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  • 1.
    Awasthi, Mukesh Kumar
    et al.
    College of Natural Resources and Environment, Northwest A&F University, Shaanxi Province, Yangling, 712100, China.
    Amobonye, Ayodeji
    Department of Biotechnology and Food Science, Faculty of Applied Sciences, Durban University of Technology, P O Box 1334, Durban, 4000, South Africa.
    Bhagwat, Prashant
    Department of Biotechnology and Food Science, Faculty of Applied Sciences, Durban University of Technology, P O Box 1334, Durban, 4000, South Africa.
    Ashokkumar, Veeramuthu
    Center for Waste Management and Renewable Energy, Saveetha Dental College and Hospitals, Saveetha Institute of Medical and Technical Sciences, Saveetha University, Chennai, 600077, India.
    Gowd, Sarath C.
    Department of Environmental Science and Engineering, School of Engineering and Sciences, SRM University, Andhra Pradesh, India.
    Dregulo, Andrei Mikhailovich
    National Research University “Higher School of Economics”, 17 Promyshlennaya str, Saint-Petersburg, 198095, Russian Federation.
    Rajendran, Karthik
    National Research University “Higher School of Economics”, 17 Promyshlennaya str, Saint-Petersburg, 198095, Russian Federation.
    Flora, G.
    Department of Botany, St. Mary's College (Autonomous), Tamil Nadu, India.
    Kumar, Vinay
    Bioconversion and Tissue Engineering (BITE) Laboratory, Department of Community Medicine, Saveetha Medical College and Hospital, Saveetha Institute of Medical and Technical Sciences (SIMATS), Thandalam, Chennai, 602105, India.
    Pillai, Santhosh
    Department of Biotechnology and Food Science, Faculty of Applied Sciences, Durban University of Technology, P O Box 1334, Durban, 4000, South Africa.
    Zhang, Zengqiang
    College of Natural Resources and Environment, Northwest A&F University, Shaanxi Province, Yangling, 712100, China.
    Sindhu, Raveendran
    Department of Food Technology, TKM Institute of Technology, Kerala, Kollam, 691 505, India.
    Taherzadeh, Mohammad J
    University of Borås, Faculty of Textiles, Engineering and Business.
    Biochemical engineering for elemental sulfur from flue gases through multi-enzymatic based approaches – A review2024In: Science of the Total Environment, ISSN 0048-9697, E-ISSN 1879-1026, Vol. 914, article id 169857Article, review/survey (Refereed)
    Abstract [en]

    Flue gases are the gases which are produced from industries related to chemical manufacturing, petrol refineries, power plants and ore processing plants. Along with other pollutants, sulfur present in the flue gas is detrimental to the environment. Therefore, environmentalists are concerned about its removal and recovery of resources from flue gases due to its activation ability in the atmosphere to transform into toxic substances. This review is aimed at a critical assessment of the techniques developed for resource recovery from flue gases. The manuscript discusses various bioreactors used in resource recovery such as hollow fibre membrane reactor, rotating biological contractor, sequential batch reactor, fluidized bed reactor, entrapped cell bioreactor and hybrid reactors. In conclusion, this manuscript provides a comprehensive analysis of the potential of thermotolerant and thermophilic microbes in sulfur removal. Additionally, it evaluates the efficacy of a multi-enzyme engineered bioreactor in this process. Furthermore, the study introduces a groundbreaking sustainable model for elemental sulfur recovery, offering promising prospects for environmentally-friendly and economically viable sulfur removal techniques in various industrial applications.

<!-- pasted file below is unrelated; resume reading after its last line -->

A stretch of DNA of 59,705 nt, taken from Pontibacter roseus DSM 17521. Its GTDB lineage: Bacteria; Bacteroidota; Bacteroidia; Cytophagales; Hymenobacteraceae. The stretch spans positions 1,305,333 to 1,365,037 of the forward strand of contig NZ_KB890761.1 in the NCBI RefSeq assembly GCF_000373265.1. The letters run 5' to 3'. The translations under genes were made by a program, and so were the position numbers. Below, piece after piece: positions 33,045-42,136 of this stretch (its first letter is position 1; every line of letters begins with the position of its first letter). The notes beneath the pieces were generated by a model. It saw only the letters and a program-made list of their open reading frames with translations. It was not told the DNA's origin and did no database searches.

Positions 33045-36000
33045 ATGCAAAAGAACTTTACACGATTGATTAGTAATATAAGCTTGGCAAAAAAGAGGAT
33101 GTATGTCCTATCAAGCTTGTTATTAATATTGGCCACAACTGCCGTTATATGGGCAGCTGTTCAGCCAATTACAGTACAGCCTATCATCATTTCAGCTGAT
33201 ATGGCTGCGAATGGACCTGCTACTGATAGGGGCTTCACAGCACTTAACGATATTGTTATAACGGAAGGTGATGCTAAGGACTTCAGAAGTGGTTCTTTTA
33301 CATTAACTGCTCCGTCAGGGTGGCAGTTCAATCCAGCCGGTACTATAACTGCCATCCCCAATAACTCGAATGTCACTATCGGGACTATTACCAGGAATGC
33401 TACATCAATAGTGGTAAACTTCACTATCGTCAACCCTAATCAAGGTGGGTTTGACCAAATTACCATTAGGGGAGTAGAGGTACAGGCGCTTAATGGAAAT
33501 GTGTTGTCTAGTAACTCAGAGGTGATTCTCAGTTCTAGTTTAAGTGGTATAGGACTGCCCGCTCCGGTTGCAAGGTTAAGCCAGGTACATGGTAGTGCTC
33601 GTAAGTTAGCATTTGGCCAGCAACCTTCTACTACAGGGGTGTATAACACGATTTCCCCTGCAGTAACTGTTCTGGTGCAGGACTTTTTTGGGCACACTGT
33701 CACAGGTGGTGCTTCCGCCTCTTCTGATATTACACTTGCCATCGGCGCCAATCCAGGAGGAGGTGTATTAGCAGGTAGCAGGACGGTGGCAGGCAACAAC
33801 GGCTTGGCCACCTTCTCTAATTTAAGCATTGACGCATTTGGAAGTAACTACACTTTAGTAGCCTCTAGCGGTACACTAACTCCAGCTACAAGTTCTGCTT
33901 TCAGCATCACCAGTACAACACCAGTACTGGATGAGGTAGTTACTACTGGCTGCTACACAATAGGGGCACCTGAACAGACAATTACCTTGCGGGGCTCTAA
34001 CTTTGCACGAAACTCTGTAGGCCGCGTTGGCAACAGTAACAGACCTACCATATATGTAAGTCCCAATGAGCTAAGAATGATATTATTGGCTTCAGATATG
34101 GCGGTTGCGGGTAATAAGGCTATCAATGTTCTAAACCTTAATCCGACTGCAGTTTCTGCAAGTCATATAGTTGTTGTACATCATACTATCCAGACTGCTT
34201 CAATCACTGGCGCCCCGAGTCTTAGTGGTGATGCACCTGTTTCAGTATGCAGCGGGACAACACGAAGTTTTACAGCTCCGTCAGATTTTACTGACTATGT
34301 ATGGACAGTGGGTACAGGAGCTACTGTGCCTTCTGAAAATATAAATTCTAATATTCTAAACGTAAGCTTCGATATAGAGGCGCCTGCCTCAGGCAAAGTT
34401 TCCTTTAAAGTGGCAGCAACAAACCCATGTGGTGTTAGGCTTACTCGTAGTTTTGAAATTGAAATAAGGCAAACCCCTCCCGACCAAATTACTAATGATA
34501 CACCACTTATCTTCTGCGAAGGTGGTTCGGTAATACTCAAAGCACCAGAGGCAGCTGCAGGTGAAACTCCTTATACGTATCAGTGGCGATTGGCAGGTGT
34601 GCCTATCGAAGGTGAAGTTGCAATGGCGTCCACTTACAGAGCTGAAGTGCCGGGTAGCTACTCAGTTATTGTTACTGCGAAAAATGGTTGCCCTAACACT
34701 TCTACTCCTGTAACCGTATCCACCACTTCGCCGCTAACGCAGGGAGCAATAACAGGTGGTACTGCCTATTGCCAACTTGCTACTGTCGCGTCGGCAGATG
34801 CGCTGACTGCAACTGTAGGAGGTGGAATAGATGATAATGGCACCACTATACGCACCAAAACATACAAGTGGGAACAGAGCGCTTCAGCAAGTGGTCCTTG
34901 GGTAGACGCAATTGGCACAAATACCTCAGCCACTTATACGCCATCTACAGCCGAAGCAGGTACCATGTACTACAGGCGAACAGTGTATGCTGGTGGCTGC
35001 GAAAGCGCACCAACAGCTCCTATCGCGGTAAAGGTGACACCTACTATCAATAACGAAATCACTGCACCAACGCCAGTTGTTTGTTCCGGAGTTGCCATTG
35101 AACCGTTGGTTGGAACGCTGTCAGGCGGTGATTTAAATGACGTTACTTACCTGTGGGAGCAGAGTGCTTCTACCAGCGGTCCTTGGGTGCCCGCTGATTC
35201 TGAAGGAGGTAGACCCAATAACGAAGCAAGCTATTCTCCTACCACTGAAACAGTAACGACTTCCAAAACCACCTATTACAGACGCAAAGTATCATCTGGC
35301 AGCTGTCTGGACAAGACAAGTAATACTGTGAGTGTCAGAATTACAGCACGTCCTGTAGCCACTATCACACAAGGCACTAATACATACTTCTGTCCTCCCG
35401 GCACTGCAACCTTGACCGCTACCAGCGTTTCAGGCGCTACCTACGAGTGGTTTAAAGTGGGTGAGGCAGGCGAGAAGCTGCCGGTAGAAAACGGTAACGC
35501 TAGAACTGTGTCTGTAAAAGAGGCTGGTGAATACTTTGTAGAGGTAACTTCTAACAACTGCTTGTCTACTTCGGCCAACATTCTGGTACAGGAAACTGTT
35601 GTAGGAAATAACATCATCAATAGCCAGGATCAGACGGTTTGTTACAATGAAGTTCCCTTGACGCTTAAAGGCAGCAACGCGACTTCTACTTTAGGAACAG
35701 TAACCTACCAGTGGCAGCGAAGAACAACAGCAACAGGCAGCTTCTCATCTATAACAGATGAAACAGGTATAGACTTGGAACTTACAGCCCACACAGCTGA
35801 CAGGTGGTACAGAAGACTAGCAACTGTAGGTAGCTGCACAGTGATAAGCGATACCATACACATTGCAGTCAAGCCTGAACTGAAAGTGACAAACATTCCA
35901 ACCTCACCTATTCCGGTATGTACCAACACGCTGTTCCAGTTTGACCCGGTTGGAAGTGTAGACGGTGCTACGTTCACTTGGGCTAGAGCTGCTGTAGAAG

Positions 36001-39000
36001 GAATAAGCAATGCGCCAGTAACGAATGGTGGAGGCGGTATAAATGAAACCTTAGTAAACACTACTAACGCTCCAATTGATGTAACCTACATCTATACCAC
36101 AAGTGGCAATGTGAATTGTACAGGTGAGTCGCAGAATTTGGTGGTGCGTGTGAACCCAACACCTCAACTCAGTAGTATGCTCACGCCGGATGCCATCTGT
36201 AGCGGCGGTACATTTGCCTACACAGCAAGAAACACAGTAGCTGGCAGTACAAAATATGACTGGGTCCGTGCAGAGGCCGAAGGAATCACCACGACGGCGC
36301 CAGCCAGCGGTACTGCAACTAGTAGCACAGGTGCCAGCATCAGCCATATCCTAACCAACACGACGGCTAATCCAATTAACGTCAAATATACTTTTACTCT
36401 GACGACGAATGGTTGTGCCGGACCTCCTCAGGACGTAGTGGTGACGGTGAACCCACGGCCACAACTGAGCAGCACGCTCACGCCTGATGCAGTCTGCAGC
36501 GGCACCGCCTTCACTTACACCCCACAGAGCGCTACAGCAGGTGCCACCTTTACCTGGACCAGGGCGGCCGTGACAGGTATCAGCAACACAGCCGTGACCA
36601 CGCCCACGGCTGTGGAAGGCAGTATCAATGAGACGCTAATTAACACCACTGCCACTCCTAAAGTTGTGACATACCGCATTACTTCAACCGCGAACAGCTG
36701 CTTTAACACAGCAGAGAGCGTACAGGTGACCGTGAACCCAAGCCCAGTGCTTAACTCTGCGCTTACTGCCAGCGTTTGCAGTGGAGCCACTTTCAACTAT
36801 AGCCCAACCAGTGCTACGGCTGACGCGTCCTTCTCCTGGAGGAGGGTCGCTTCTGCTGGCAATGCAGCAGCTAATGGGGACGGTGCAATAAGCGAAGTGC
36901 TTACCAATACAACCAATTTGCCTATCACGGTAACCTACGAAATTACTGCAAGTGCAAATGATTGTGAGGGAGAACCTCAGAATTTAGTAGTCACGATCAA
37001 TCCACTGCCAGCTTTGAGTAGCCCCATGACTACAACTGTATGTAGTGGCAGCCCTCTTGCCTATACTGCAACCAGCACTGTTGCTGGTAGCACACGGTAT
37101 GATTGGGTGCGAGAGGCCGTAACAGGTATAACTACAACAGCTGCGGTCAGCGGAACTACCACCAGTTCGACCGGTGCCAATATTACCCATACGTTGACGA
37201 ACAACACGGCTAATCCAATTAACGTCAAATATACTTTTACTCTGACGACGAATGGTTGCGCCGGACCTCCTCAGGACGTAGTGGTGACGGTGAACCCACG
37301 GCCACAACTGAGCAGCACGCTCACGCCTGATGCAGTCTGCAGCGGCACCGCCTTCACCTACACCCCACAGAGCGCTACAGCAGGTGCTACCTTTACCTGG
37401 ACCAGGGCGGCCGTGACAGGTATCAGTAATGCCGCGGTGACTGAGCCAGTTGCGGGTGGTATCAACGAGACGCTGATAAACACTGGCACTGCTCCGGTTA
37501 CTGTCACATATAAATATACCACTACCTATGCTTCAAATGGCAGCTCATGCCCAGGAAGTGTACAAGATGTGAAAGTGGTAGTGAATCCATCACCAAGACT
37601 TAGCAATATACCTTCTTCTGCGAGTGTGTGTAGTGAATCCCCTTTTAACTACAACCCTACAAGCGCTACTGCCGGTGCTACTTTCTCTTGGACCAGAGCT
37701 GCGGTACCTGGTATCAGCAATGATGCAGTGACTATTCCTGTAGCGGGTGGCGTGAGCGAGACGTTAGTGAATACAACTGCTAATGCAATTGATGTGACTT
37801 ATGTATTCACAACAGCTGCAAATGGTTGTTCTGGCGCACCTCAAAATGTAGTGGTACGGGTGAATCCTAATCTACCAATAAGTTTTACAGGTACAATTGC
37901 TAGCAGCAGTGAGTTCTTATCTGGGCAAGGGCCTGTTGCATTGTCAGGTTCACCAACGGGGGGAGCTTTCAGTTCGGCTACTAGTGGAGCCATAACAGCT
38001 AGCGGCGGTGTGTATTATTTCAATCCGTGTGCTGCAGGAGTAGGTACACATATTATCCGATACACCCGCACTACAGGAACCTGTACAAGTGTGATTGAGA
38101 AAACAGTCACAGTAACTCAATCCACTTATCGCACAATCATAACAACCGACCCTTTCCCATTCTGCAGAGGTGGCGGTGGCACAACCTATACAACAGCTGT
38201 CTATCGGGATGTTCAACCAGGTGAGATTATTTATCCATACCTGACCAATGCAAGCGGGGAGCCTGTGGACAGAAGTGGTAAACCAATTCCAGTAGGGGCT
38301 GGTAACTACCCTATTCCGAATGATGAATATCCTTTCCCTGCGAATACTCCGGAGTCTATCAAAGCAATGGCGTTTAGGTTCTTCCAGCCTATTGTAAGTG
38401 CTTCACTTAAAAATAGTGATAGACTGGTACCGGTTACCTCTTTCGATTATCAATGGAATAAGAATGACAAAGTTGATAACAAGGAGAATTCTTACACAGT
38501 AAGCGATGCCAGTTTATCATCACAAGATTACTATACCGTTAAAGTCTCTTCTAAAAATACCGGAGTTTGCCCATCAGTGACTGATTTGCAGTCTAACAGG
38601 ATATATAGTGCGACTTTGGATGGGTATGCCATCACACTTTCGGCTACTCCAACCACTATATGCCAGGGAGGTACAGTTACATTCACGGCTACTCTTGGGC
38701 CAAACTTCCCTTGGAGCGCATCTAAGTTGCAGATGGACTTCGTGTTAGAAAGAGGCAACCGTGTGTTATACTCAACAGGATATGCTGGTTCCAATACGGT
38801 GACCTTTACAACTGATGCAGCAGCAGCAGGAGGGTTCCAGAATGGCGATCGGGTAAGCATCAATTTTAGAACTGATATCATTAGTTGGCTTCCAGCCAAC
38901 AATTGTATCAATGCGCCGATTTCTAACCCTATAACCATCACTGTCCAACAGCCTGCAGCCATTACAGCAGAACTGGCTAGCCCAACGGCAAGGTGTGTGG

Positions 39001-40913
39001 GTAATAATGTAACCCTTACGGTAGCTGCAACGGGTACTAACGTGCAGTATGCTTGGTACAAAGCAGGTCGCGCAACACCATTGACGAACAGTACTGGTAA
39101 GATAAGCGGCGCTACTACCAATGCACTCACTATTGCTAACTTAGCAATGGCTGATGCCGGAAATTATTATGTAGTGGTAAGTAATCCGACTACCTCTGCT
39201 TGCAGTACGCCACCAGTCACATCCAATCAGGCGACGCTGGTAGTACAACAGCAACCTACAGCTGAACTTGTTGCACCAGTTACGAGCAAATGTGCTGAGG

• 2.
    Blom, Eva-Lotta
    et al.
    Swedish University of Agricultural Sciences.
    Dekhla, Isabelle K.
    University of Gothenburg.
    Bertram, Michael G.
    Swedish University of Agricultural Sciences, Stockholm University, Monash University.
    Manera, Jack L.
    Monash University.
    Kvarnemo, Charlotta
    University of Gothenburg.
    Svensson, Ola
    University of Borås, Faculty of Librarianship, Information, Education and IT. University of Gothenburg.
    Anthropogenic noise disrupts early-life development in a fish with paternal care2024In: Science of the Total Environment, ISSN 0048-9697, E-ISSN 1879-1026, Vol. 935, article id 173055Article in journal (Refereed)
    Abstract [en]